Wednesday, January 12, 2011

Forecast: Light Furries Expected


Walking home from work, expecting a blizzard tomorrow. I begin thinking about how I should have begun thinking about what to do with my car this morning. But it’s not morning. It’s night. And now I have, due to my tendency to hyper-prepare, (which of course always leads to a general lack of preparation) failed to not only make a decision on what to do with my vehicle, but how to actually retrieve my cat from my parents house an hour away. The two items were to be, I believed, destined to be linked.

This has become an imperative in my mind mainly because I hate to be bored. And a snow day with out a cat is like a sky that never has any clouds…pretty but boring.
Oh and imperative also because my cat has apparently turned my parents’ house into a gigantic toilet. Time to retrieve kitty.

But because of the aforementioned lack of preparation, neither moving my car nor getting my cat seemed to be in the cards. Which has me stressed out to the point that I stop myself on my walk home, breath in the ice in the air, imagine myself as a sheep herder on top of the Swiss Alps (as I often do walking around Slumerville) and ask the universe for some help.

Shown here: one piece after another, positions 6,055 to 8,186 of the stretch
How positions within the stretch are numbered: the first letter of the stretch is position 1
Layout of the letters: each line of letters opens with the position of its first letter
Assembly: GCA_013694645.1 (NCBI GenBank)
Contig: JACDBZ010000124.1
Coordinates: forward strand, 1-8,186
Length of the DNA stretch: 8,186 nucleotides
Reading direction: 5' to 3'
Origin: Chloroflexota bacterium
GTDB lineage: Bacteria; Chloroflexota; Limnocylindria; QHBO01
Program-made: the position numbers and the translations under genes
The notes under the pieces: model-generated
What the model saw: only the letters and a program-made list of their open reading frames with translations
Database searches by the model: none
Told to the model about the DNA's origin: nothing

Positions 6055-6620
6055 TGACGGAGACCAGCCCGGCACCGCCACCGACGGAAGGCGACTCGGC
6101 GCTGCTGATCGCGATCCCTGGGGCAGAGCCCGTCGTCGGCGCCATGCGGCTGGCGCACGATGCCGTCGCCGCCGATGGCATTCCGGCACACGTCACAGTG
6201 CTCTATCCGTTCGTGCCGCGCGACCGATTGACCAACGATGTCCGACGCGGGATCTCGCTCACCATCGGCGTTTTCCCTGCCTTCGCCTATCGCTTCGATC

“Uni” I say. “ Laaaaaaaaaaaaaaaaaaahhhhhhh.” Which is my way of actively disguising I mean labeling the decision to do nothing, as a choice.

So nothing I do.

And as I reconstitute my canter, and begin to plan which books to read and which type of potstickers to thaw out, and if I have enough soy sauce to disguise their freezer burn, I reach my front door.

My neighbor is standing on my front deck, with her cat. We have no relationship.

“Hi Kathy” (but I know her name).

“Hi…I’ve forgotten your name” (This is because when she met me, and I introduced myself, I was busy breaking into my house with a knife I found in the street – my assumption is that she has repressed the experience and therefore forgotten my name).

“Jen. That’s ok, I forget everyone’s name and occasionally my birthday, which makes me 29. I like your kitty!”

“Jen. This is not my kitty. He followed me all the way home and he’s starving, and he’s got a collar, and there’s a blizzard coming, and I have a dog. Can you take this kitty?”

Normally I would have said no. Because I have a poop-machine, I mean cat.
But since the universe was nice enough to send this kitty with a translator, I accepted.

My blizzard has started with a furry.

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